Akin Gump defies annus horribilis with a 19% improve in metropolis income amid a restructuring growth
It is often said that the legal industry excels in extreme market conditions, and Akin Gump Strauss Hauer & Feld’s 2020 financial results are evidence that the firm’s London office is once again proving to be bullish due to an outstanding series of restructuring issues.
Revenue in the city rose 19% from $ 125.1 million last year to $ 149.2 million, meaning the London office has increased revenue 55% since 2017, just 1%. They reflect the wheelhouse of the office for restructuring following the 2014 takeover of 28 partners, taken over from the unfortunate Bingham McCutchen by James Roome, a veteran of the celebrity restructuring.
Global performance also surpassed the 6% increase last year to $ 1.135 billion. Gross sales were $ 1.2 billion – an increase of 6.5% from 2019. Financials were consistently strong. A profit per equity partner (PEP) of $ 3 million signaled a 16% increase from the PEP value of $ 2.6 million in 2019.
Revenue per lawyer (RPL) increased 8% from $ 1.25 million a year ago to $ 1.35 million.
Sebastian Rice, partner in charge of the London office, told Legal Business: “The financial restructuring has paved the way and played an important role in the performance of this team which has done very high quality work. Corporate was busy with partners who joined in late 2019. We only made one side adjustment in 2020 so we were able to fully integrate the 2019 settings so they are ready to go right out of the box. ‘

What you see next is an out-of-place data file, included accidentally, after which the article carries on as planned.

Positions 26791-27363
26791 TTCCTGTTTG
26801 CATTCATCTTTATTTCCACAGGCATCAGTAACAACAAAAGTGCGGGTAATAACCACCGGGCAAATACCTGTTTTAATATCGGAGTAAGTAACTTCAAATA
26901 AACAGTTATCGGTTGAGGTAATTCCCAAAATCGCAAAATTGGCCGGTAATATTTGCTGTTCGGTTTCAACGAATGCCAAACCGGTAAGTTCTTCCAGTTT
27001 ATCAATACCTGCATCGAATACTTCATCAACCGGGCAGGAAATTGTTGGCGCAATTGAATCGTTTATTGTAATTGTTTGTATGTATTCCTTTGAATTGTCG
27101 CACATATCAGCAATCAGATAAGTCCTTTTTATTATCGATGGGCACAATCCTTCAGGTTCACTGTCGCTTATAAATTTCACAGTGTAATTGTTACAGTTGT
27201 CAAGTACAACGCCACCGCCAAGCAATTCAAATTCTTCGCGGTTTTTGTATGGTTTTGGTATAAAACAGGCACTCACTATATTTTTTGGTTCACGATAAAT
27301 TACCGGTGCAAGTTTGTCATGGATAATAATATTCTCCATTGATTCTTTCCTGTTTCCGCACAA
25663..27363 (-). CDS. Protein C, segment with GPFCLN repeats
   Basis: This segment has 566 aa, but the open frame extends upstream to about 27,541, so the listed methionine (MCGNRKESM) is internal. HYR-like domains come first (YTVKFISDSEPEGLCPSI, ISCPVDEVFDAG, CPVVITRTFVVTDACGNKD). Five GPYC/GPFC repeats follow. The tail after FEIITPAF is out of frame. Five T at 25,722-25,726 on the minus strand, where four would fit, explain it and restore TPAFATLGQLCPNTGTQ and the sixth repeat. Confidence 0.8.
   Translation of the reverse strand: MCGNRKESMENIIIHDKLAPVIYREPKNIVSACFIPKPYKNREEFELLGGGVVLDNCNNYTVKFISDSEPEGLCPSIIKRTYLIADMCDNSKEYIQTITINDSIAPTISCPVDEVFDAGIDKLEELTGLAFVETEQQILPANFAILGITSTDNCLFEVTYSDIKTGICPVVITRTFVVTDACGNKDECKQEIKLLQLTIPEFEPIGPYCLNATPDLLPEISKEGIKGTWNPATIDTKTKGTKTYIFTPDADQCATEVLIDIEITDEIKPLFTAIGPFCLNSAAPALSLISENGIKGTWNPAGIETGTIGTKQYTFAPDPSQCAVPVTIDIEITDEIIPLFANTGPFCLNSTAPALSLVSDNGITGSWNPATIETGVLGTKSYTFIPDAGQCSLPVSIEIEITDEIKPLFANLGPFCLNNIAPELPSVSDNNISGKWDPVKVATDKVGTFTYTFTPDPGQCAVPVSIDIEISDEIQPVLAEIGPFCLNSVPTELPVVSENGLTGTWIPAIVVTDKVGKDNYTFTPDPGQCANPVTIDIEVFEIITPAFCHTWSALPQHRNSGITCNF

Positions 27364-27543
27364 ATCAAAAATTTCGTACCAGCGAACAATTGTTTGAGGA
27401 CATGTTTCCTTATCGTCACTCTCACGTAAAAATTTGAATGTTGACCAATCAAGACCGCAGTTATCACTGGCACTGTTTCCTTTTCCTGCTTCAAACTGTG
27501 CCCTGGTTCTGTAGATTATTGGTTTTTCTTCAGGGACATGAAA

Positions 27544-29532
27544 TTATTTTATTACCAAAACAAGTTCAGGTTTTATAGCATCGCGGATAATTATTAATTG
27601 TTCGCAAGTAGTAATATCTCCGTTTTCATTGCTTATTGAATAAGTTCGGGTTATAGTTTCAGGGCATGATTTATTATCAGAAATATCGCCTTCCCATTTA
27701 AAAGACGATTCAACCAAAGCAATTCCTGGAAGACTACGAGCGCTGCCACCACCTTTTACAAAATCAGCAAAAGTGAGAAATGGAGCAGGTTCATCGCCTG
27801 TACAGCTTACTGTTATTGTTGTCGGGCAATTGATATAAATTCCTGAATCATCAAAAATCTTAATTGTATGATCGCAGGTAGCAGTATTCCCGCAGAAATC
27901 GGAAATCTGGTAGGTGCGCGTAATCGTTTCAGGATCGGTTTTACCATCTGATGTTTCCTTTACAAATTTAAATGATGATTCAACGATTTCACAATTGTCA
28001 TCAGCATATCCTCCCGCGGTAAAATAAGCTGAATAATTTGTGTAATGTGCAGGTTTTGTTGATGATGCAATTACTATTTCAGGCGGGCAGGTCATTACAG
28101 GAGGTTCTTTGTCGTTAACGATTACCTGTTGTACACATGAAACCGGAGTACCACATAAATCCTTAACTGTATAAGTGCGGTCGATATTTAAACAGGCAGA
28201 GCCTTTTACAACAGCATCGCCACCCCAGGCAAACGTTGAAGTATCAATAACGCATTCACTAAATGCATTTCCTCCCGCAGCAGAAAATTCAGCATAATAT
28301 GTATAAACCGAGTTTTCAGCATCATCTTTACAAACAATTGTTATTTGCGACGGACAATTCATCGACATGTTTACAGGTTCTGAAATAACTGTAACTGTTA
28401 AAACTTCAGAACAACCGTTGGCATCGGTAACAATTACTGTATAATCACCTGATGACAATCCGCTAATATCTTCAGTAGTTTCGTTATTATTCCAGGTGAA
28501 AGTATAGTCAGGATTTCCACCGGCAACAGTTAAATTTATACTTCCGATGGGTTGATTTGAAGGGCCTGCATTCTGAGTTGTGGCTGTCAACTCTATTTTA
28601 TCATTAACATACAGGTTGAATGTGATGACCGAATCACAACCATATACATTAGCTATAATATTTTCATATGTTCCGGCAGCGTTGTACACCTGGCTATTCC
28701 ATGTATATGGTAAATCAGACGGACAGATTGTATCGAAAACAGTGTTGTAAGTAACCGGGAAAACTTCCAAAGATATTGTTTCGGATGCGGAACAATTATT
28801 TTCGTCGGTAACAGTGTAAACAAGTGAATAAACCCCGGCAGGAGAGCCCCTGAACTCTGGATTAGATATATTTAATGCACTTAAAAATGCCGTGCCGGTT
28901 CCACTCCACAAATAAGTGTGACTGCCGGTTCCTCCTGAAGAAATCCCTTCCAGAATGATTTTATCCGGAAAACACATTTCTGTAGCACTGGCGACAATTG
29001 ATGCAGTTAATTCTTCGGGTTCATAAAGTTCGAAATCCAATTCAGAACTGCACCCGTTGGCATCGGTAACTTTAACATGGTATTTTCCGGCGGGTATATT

Rice noted an impressive list of mandates from across the London office, including: advising a group of senior secured creditors on the financial reorganization of Travelex, led by partner Liz Osborne; Acting on behalf of Premier Oil creditors on Chrysaor merger and US $ 2.7 billion debt restructuring led by Barry Russell and Lois Deasey; and advised Coller Capital on the reorganization of Permira’s fourth fund, valued at more than $ 800 million, led by Mary Lavelle.
Rice called the US $ 2.5 billion IPO and Nasdaq listing of Royalty Pharma plc, advised by Harry Keegan in London and Stuart Leblang and David Antheil in the US, as a “marquee affair”. He also noted a victory in successfully defending Robert Foresman, vice chairman of UBS Investment Bank, in litigation resulting from an investment in a consortium led by Mark Dawkins bidding for assets in the Yukos bankruptcy.
After an expansive 2019 with nine side hires, the London office only added one new partner last year in the form of esteemed leveraged finance partner Amy Kennedy, who joined from Gibson Dunn & Crutcher in March 2020.
Rice is confident about the company’s performance but puts it in the context of major upheaval amid the coronavirus pandemic. “We were lucky with how things turned out in the company, but obviously not how the world is at the moment. Following the strategy and focusing on our core strengths, sticking to them very carefully and not growing for the sake of growth, has been a big part of our success. We feel confident that we have the right mix of practices and that we have what we need to help customers respond to the challenges and opportunities that arise. ‘
He recognized global chairman Kim Koopersmith for promoting a corporate culture of collaboration, her focus on diversity and inclusion, and her early investments in remote working in leading the company through challenging times.
Conclusion Rice: “We got used to a completely different reality and adapted to working from home, but people were put under considerable pressure because schools were closed, elderly relatives had to be looked after or lived alone. This presents us with great challenges and we have invested a lot in supporting our employees. We can’t meet customers, it’s a different way of working, but I’m incredibly proud of how the company has adapted. ‘